How COVID-19 Could Shape the Future of In-House Marketing for Firms
In recent years, many organisations have made a strategic decision to bring some marketing services in-house. Typically, this has included content production, social media, channel specific services (e.g. Amazon) and more recently, media planning and buying.
Indeed, some brave businesses with strong enough brand identities have sought to lure both strategic and creative talent in-house. But with the advent of the COVID-19 crisis, the entire landscape has been flipped on its head.
At a time of crisis, it’s common for long-term marketing strategies to be supplanted and replaced by short-term needs for survival. In this instance, shoring up cash reserves and ensuring financial wellbeing become paramount – particularly for businesses that operate with fine margins.
Given the fluid nature of the marketplace, many organisations have been faced with tough decisions that have real human consequences. Unfortunately, businesses with smaller in-house marketing departments, for example, teams of 2-6 people, are likely to be hit hardest.
While the COVID-19 crisis may force employers to make difficult decisions regarding existing staff, there remains an ever-present need to invest in the power of marketing.
For brands that are struggling to keep in-house marketing teams afloat, there may be a silver lining – but only if those organisations are willing to think outside the box.
Is this the end of the in-house model for businesses with small marketing teams?
Pre-COVID, the in-house model served a valuable, albeit specific, role for companies. It enabled a more seamless and cost-effective production of high-volume ‘lite’ marketing collateral and social content, without having to wait for or rely on an external agency to deliver it.
While this model had gained considerable adoption across many service industries, the sudden onset of COVID-19 may have forced companies to re-examine costs, resources and return on investment across the business. In the face of financial pressure, organisations have to be shrewd, analytical and sometimes callous.
What does this mean for organisations in the wake of COVID-19?
Well, it’s likely that any resource that does not demonstrate a clear ROI may be cut in order to streamline operations and ensure financial wellbeing. For organisations, this is an unfortunate (but often necessary) step to ensure the continuity and profitability of the business.
As the saying goes, hard times often require tough decisions. If there is no alternative but to let in-house marketing teams go, then organisations will be presented with a serious challenge that needs to be solved.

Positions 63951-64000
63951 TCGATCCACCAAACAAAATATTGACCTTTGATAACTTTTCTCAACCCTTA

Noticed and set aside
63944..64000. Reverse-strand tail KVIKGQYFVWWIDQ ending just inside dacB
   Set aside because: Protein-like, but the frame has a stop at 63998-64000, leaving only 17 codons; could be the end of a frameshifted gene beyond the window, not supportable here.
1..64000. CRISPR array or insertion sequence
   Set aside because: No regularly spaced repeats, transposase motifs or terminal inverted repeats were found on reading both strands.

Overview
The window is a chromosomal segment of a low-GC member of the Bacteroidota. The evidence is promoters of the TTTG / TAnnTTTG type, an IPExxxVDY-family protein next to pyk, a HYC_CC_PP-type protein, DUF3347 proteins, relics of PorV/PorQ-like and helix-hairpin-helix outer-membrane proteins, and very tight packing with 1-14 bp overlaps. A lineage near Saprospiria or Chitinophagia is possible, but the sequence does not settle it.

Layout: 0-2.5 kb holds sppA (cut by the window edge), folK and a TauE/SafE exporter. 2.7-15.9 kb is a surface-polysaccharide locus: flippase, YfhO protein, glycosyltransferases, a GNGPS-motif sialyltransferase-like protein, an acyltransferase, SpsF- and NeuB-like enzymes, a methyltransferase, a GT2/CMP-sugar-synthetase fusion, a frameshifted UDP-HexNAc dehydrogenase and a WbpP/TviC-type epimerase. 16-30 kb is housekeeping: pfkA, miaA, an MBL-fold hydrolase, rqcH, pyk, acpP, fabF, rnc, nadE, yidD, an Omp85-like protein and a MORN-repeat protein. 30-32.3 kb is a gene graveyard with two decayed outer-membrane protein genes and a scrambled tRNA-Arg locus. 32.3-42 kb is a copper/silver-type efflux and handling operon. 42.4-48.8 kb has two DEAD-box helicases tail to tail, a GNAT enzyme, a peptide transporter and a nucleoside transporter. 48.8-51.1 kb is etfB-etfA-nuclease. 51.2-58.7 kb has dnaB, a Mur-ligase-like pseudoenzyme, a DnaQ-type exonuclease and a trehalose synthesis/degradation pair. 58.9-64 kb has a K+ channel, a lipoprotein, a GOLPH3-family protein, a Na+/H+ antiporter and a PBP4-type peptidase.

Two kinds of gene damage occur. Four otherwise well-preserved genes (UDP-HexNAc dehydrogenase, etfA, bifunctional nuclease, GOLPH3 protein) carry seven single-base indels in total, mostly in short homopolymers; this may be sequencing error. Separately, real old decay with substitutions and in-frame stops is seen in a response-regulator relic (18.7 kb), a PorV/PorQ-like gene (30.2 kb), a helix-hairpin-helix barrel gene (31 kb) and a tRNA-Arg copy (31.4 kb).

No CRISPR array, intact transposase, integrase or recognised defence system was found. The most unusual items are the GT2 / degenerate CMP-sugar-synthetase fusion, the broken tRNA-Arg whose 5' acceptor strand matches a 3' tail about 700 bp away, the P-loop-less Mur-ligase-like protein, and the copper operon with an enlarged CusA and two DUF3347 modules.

A potential solution: outsourcing with precision
As the saying goes, “Necessity is the mother of invention.”
In the face of unavoidable lay-offs, organisations will need to find new ways to pivot and adapt their marketing strategies. This is vital to maintain brand relevance, cut through the noise and increase profitability – especially at a time of fear and uncertainty.
It’s no stretch to say there has never been a more poignant moment for businesses to prove the value of their brand. To come out on top, C-Suite executives must take an objective and honest look at existing marketing strategies.
“Have we audited our marketing outputs recently?”
“Are our brand communications delivering ROI?”
“Have our competitors been forced to pause or slash marketing budgets? If so, what opportunity do we have to capitalise?”
These questions lead to an important reappraisal of the status quo. While in-house marketing may not be possible for brands in the wake of COVID-19, switching off marketing altogether is an even more alarming proposition.
To address this conflict, it’s possible we could see the emergence of a new solution: outsourcing with precision. In this case, organisations with smaller in-house marketing teams could employ agencies to deliver on short-term, tactical needs and take a more holistic, creative view of the wider brand itself.
Whether that means refining archetypes, values, beliefs and mission statements, or ensuring an employer brand and EVP is fit for purpose in our new world, this big picture thinking will help companies visually and verbally manifest the true identity behind their brand.
At a time of crisis, the value of ‘branding’ should not be understated. By conducting research, competitor audits and sector gap analysis, organisations could raise the bar and create a brand proposition that is compelling and relevant in our changing world.
A window for new and better
If companies seek to adopt this selective outsourcing approach, it doesn’t mean marketing has to take a hit. On the contrary, working with outside experts has its merits. In fact, businesses may benefit from addressing the holistic challenges that some in-house teams may have overlooked.
In this outsourced marketing model, agencies would be able to support organisations with tactical content creation on an “as and when required” basis.
As we emerge from the worst of the crisis, it will be important for companies to create a marketing strategy that delivers tactical content across relevant channels and platforms. Organisations can then dial up spend according to best-practice strategy, which results in less waste and more effective spending.
For brands, the benefits are twofold: first, it addresses the financial issue of being unable to afford an in-house marketing function. Second, it harnesses the experience, insight and expertise of external creatives who can add real value across the end-to-end marketing journey.
Rather than acting as a temporary plug to fill a gap, this re-evaluation of the marketing function could actually serve as a window for new and better: to help businesses save money, raise the bar and achieve lasting success.